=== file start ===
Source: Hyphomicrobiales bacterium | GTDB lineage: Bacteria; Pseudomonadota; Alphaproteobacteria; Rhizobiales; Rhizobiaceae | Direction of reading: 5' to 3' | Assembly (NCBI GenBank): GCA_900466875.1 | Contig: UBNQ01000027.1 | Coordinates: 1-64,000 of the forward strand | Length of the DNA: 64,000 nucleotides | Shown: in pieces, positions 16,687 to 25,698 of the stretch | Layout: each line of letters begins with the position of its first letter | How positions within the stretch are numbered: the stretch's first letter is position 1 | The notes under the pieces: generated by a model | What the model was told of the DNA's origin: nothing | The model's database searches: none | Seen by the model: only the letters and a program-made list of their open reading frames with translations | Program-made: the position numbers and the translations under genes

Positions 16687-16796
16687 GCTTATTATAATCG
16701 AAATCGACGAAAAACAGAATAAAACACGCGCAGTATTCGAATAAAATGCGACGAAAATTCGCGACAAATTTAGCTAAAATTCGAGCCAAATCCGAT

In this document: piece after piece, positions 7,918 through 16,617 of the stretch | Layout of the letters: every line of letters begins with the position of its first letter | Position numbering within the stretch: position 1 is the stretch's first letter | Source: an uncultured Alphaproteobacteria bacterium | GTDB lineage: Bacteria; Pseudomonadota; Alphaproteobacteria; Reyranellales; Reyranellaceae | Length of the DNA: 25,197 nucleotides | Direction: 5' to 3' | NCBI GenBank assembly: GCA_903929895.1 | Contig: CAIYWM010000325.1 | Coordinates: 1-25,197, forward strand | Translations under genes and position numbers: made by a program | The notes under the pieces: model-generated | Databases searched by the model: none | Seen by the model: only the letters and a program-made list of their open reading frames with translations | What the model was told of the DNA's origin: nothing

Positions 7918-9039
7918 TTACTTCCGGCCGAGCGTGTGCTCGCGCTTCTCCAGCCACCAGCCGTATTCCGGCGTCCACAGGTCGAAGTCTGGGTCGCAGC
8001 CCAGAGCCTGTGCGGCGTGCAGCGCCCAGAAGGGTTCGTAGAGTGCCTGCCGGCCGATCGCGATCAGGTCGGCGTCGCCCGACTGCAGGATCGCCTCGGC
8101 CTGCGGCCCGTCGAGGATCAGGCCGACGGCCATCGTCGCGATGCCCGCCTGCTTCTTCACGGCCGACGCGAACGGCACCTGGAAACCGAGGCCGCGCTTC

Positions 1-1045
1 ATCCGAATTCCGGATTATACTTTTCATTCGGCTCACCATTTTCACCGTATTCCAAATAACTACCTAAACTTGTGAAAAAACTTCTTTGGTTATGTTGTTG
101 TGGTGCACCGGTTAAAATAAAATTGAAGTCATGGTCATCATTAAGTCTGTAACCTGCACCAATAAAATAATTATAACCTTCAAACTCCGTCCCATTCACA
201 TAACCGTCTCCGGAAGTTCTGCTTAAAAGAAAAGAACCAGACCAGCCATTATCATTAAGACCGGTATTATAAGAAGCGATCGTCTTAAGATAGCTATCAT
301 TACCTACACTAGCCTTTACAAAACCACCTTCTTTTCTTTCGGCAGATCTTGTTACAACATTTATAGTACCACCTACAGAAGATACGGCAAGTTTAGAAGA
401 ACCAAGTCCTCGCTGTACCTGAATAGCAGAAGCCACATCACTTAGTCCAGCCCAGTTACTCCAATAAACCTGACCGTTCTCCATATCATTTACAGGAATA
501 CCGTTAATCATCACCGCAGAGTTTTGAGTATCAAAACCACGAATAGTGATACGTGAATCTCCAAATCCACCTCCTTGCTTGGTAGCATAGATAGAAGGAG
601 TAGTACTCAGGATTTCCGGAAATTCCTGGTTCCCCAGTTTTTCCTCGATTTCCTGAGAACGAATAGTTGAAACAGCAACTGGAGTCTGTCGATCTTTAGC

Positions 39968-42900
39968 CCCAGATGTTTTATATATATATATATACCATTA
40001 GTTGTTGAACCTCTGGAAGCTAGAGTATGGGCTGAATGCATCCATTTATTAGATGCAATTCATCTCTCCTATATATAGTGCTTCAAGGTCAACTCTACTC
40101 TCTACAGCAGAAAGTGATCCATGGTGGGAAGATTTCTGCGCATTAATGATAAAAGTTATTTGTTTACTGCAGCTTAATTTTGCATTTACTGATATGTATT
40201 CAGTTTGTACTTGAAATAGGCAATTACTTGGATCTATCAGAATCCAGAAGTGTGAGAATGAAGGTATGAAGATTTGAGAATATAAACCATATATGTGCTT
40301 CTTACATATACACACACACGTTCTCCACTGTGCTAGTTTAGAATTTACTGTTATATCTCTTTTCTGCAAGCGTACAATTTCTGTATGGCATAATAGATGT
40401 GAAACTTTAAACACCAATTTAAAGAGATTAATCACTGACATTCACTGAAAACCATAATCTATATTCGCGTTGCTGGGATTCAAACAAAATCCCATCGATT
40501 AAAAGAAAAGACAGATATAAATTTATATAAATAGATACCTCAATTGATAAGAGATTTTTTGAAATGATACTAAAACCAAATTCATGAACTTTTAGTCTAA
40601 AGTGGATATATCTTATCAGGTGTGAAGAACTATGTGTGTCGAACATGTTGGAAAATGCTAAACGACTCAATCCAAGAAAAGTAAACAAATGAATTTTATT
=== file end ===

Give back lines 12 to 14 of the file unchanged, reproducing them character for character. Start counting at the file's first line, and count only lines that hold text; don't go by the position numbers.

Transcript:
101 TGGTGCACCGGTTAAAATAAAATTGAAGTCATGGTCATCATTAAGTCTGTAACCTGCACCAATAAAATAATTATAACCTTCAAACTCCGTCCCATTCACA
201 TAACCGTCTCCGGAAGTTCTGCTTAAAAGAAAAGAACCAGACCAGCCATTATCATTAAGACCGGTATTATAAGAAGCGATCGTCTTAAGATAGCTATCAT
301 TACCTACACTAGCCTTTACAAAACCACCTTCTTTTCTTTCGGCAGATCTTGTTACAACATTTATAGTACCACCTACAGAAGATACGGCAAGTTTAGAAGA